June is the jubilee month of Cuzco. The people of Cuzco make preparations for it as a month of celebration of their city and region. At this time when the rains have finally ended and the dry season begun, the god of the rainbow smiles on this beautiful place.
With great joy each association of Cuzco’s neighborhoods organizes its members to make sure that its parks and gardens are renewed and gorgeous, that all homes and buildings are freshly painted, and that each home the flag of Tawantinsuyo on high. If for some reason a home does not show the flag then its owners face a fine.
The flag of Tawantinsuyo is a rainbow of colors that the city fathers chose early in the twentieth century to represent contemporary Cuzco and the pride of its connection to the Inca Empire and as the first Capital of Spanish Peru.
To the frustration of many people in Cuzco, if not most, the rainbow flag became associated internationally with the Gay movement and the freedom of sexual minorities. Though the colors are different and though the Tawantinsuyo flag antedates the Gay rainbow the flag of cascading bands of colors is mostly known internationally as Gay. Nevertheless, the people of Cuzco hold strongly to their flag with its relationship to the Inca rainbow.
The flag was chosen to represent the ethnic and social diversity of contemporary Cuzco, as well as the union of distinct parts that was the Inca Empire. Known as Tawantinsuyo, the union of four parts, it extended over most of Western South America and its memory is still strong and has a power to organize people in many different countries, not just Cuzco.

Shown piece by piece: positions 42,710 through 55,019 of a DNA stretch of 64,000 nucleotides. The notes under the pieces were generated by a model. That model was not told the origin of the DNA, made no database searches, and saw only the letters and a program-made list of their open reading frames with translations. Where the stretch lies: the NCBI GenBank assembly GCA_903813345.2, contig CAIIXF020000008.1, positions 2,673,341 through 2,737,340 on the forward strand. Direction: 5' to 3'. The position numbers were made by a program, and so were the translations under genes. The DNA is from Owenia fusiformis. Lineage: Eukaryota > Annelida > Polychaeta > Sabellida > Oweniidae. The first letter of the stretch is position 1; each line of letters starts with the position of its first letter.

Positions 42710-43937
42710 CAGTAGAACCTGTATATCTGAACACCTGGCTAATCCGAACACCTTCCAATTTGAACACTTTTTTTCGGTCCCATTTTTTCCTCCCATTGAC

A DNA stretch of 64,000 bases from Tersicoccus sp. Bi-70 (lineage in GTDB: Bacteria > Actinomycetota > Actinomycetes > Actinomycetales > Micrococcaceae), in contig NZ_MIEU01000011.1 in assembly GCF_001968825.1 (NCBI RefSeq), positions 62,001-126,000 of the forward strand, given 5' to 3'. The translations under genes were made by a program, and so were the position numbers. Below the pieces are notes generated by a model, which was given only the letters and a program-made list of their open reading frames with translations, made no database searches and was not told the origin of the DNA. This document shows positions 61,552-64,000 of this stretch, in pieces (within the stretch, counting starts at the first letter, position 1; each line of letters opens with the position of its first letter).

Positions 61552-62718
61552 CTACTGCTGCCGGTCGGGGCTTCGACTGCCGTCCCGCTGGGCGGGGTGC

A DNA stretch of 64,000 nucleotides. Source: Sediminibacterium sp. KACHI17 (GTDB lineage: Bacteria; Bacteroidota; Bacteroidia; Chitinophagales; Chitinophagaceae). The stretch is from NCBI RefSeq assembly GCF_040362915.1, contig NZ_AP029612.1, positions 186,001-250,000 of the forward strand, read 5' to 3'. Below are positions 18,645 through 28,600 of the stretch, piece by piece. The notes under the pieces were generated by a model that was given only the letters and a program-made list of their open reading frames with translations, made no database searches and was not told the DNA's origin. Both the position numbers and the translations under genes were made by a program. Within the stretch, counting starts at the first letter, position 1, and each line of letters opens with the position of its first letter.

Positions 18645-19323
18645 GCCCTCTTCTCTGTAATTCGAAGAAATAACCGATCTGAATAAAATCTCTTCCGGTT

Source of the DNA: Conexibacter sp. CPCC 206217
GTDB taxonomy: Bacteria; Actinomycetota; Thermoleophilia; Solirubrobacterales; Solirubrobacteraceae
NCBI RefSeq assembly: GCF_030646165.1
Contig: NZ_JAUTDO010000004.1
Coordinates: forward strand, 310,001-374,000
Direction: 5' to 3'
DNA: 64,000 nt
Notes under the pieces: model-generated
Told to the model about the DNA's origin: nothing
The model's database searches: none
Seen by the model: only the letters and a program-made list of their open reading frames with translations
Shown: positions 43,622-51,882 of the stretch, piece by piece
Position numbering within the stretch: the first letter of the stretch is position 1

Furthermore, the rainbow as divine means much more than simply diversity here. It stands for a bridge across major cosmic boundaries, such as sky and land as well as night and day. It can be considered dangerous or the bringer of fertility and abundance.
Cuzco’s rainbow flag is filled with meaning and is very important this month when Cuzco is celebrated.
Not only do the neighborhood associations perform these activities in preparation for the month, markets, stores and other businesses also freshen themselves up and decorate for the season. They put up colored chains on their displays and show off traditional costumes.
Children also get involved. They hurry home from school to make small, hand painted flags to later parade around the Plaza de Armas, head up in pride, while greeting their Cuzco
They also prepare for the events during the Day of Cuzco, June 24, carried out by all the city’s institutions together. Besides just the school children, market vendors, and other businesses and civic organizations parade en masse while showing the flag of Tawantinsuyo, carrying papers on which the hymn to Cuzco is printed and more.
Throughout the month of June, every Sunday, a military escort will raise Cuzco’s flag along with the Peruvian national flag to the sound of a Trumpet. On the Day of Cuzco, the mayof of the city will be present for the flag raising.
Every Sunday of the year the Peruvian flag is raised in a ceremony on the main square, although it is only in June that Tawantinsuyo’s flag accompanies it.
For many this ceremony is very important. My grandfather, Don Pedro Coraza told me that he goes every Sunday to be present for the flag raising. At the same time he relaxes and meets up with his friends during the ceremony, while also taking in some sunshine.
He said that when June arrives he and his friends put on special lapel pins carrying the rainbow flag of Cuzco. After the flag is raised he and his friends share memories and experiences they have lived in a way that connects the flag and the ceremony directly with the events of their lives.
To the people of Cuzco, the month of June is very important. It helps us remember who we are and celebrate our past and our present. The flag of Tawantinsuyo flies freely everywhere during this time, even though the Inca Empire has long been gone. It lives in our hearts and in this month it’s symbol openly flies on high.